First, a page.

Board of Regents address student-athlete mental health

WSU has lowest number of clinicians on athletic staff in Pac-12



Jenny Kraska, athletics postdoctoral psychology fellow, said starting this year, a session limit for counseling has been imposed for student-athletes.

JOSIAH PIKE, Evergreen news co-editor

One WSU staff member said during the Board of Regents meeting Thursday that mental health concerns such as anxiety and depression were higher in the spring and fall of 2020 than in previous years among student-athletes, with the pandemic as a significant cause.

“Student-athletes have some unique stressors that the general students may not face, including the high demand of their sport and balancing sports and academics and their outside life,” said Jenny Kraska, athletics postdoctoral psychology fellow.

Representatives from WSU Athletics spoke to the Board of Regents about the issue during their Thursday meeting. Kraska said mental health services are underutilized by student-athletes compared to other students.

Kraska said as a former student-athlete, she understands the attitude toward mental health for a lot of student-athletes is that they should suck it up and not let their mental health issues affect them.

“Oftentimes, there’s this kind of belief that they could be weak or that seeking therapy or treatment for mental health could impact how their team views them, how their coach views them, hold it against them in some way,” she said.

Kraska said part of how people can reduce the stigma against mental health is to talk about it and normalize seeking help. The WSU Crisis Line is one resource available to students.

Kraska said she attended a monthly mental health coordination consultation group as a representative of WSU, along with representatives of the other Pac-12 schools, to discuss their mental health programs with one another.

“We talk about the programs we’re doing, the services we’re providing, just to get ideas from each other, consult with one another, and just make sure we’re adapting to the rapidly changing world,” she said.

Because there is an increase in demand, Kraska said she would like to see more staff equipped to handle student-athletes’ mental health. Currently, she is the only full-time clinician on staff in the athletics departments; this is the lowest number in the Pac-12.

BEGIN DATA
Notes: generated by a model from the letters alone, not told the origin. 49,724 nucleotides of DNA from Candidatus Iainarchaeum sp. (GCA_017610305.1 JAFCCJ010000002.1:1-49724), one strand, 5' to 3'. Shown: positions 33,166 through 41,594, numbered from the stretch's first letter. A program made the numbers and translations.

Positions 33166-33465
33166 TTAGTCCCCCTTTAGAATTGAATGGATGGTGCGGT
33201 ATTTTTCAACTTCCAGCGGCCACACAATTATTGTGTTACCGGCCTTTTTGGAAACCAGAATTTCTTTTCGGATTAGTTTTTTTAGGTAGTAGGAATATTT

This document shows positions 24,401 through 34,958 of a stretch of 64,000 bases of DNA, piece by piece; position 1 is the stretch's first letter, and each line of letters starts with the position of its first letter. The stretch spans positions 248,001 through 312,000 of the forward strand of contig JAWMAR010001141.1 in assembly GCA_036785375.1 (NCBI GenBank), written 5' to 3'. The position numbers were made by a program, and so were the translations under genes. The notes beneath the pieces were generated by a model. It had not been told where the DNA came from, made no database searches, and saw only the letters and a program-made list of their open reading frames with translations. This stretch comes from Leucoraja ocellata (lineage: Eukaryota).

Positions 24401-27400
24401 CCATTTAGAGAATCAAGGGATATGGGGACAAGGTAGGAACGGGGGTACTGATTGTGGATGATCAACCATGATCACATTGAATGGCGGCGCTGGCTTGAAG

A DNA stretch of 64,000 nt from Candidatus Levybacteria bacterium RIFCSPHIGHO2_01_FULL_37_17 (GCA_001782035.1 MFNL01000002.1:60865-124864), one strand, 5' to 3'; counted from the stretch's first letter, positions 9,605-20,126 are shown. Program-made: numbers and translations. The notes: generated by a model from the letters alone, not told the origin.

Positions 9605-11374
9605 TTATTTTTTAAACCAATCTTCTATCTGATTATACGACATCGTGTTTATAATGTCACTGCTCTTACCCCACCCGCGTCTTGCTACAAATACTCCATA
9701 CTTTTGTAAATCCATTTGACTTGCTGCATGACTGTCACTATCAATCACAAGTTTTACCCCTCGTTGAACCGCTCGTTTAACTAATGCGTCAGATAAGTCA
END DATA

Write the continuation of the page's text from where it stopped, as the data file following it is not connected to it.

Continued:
“We want to be able to meet where the other Pac-12 schools are at right now,” she said. “The average is 2-3 full-time clinicians.”

Kraska said starting this year, a session limit for counseling has been imposed for student-athletes, partially due to the staffing shortages they are facing.

“We’re following a general 12 session rule,” she said. “That’s at the student council center as well. However, we are able to kind of manage it on a case-by-case basis.”

Kraska said they can extend the 12 sessions if there is a student-athlete who needs more mental health help than others.

One of the best things that can be done to remove the stigma from mental health care is for student-athletes to meet those providing mental health treatment early on, she said.

“Previous to this academic year because there was more staff, the athletes were required as part of their pre-participation physical and exam, they’re required to meet with one of the mental health physicians,” Kraska said. “Because of the staff shortage, there hasn’t been a lot of time to do that.”

In addition, Shelby McKay, associate director of athletics, staff and student-athlete development, said she has noticed a strong culture of student-athletes wanting to talk about mental health, which is beneficial to those providing mental health services on campus.

“I have plenty of students who come to me saying, ‘Who is that person that I go to to help talk about my mental health concerns?’, and so it’s easy to direct them,” McKay said. “They’re not shy usually to bring it up.”